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### Multiplying Fractions

```
Date: 02/06/2001 at 23:22:56
From: Alysha Houston
Subject: Multiplying fractions

I need help on how to solve this:

8 * 3
-   -
9   5

My teacher said something about cross-cancelling, but I didn't
understand. Can you please explain? Thanks.
```

```
Date: 02/07/2001 at 08:47:02
From: Doctor Rick
Subject: Re: Multiplying fractions

Hi, Alysha.

You know the basic method for multiplying fractions, right? You
multiply the numerators, and that's the numerator of the product.
Multiply the denominators, and that's the denominator of the product.

Let's do that, but DON'T do the multiplications yet - just write them
where they go.

8   3   8*3
- * - = ---
9   5   9*5

Now, to reduce the fraction to lowest terms, we want to look for a
common factor in the numerator and denominator. By not multiplying
first, we make this job easier: we have already done some factoring of
the numerator and denominator. I'll finish the factoring, but keep the
factors together to show where they came from:

8*3   (2*2*2)*3
--- = ---------
9*5    (3*3)*5

Now you can see a common factor: 3. We can "pull them out" of the
fraction:

8*3   (2*2*2)   3
--- = ------- * -
9*5    (3)*5    3

But 3/3 = 1, so all that's left is

8*3   (2*2*2)    8
--- = ------- = --
9*5    (3)*5    15

That's the answer. What we call "cancelling" is really "pulling out"
the same number in the numerator and denominator, making a factor of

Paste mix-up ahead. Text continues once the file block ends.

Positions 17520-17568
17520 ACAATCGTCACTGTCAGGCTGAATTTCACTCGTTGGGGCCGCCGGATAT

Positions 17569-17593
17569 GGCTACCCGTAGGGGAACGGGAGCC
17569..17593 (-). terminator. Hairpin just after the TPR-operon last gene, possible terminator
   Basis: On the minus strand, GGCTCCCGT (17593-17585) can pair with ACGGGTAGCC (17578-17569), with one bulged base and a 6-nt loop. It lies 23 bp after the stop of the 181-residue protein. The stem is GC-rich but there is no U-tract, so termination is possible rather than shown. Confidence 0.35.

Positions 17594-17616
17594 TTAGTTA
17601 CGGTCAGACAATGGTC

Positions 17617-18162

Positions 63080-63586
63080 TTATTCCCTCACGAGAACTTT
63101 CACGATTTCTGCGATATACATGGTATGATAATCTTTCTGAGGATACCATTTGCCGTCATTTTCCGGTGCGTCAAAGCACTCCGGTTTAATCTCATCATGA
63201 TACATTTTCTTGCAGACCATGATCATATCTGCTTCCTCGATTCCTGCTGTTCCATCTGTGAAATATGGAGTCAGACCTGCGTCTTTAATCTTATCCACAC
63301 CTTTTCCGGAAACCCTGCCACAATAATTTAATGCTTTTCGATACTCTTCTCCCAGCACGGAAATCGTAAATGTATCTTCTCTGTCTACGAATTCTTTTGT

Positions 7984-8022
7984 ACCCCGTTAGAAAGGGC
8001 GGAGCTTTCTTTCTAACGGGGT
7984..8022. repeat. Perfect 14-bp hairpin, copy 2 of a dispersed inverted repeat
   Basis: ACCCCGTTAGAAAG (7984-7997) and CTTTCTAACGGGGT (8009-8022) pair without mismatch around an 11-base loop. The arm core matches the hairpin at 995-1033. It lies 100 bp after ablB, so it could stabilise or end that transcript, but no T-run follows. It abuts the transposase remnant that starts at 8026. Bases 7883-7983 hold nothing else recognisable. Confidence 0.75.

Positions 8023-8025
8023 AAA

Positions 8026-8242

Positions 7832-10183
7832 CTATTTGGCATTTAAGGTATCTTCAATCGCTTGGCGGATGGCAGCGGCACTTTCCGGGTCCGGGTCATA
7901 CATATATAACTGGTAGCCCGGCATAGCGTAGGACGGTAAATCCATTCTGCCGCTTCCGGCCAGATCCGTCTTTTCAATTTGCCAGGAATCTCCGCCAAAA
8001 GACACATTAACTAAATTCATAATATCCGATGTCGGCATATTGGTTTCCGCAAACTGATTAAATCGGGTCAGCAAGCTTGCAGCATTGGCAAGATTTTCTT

1, as I did above when I pulled out a factor of 3/3.

Now we can talk about "cross-cancelling." Notice that the 3 in the
numerator came from the 3 of 8*3, while the 3 in the denominator came
from the 9 of 9*5. In other words, the 3 in the numerator was from the
numerator of the second fraction, 3/5, while the 3 in the denominator
was from the denominator of the first fraction, 8/9.

You don't need to write nearly as much as I did. You can just look at
the problem

8   3
- * - = ?
9   5

and visualize it like this:

8*3
--- = ?
9*5

Then look for common factors in one number of the numerator and the
other number of the denominator. We see that 3 is a factor of both 3
(in the numerator) and 9 (in the denominator). Divide each of these
numbers by 3 (on paper, you'd cross out the 3 and write a 1 above it,
and cross out the 9 and write a 3 below it):

8*1
--- = ?
3*5

You can look again for other common factors. Do the 8 and 5 have a
common factor? No. Therefore we're done, and the product is

8*1    8
--- = --
3*5   15

Do you see why it's called cross-cancellation? You look for common
factors in these pairs:

8    3
\  /
__ \/ __
/\
/  \
9    5

It's possible you might find common factors vertically, too - between
the 8 and 9, or between the 3 and 5. But if you did, it would mean
that the fractions you started with weren't in lowest terms. If the
fractions are in lowest terms, then you only need to look for common
factors in the "cross-terms."

You can find more help in our Dr. Math Archives. Go to the Search Dr.
Math page at http://mathforum.org/mathgrepform.html   , and try
searching for the words

multiply fractions cross cancel

- Doctor Rick, The Math Forum
http://mathforum.org/dr.math/
```
Associated Topics:
Elementary Fractions
Middle School Factoring Numbers
Middle School Fractions

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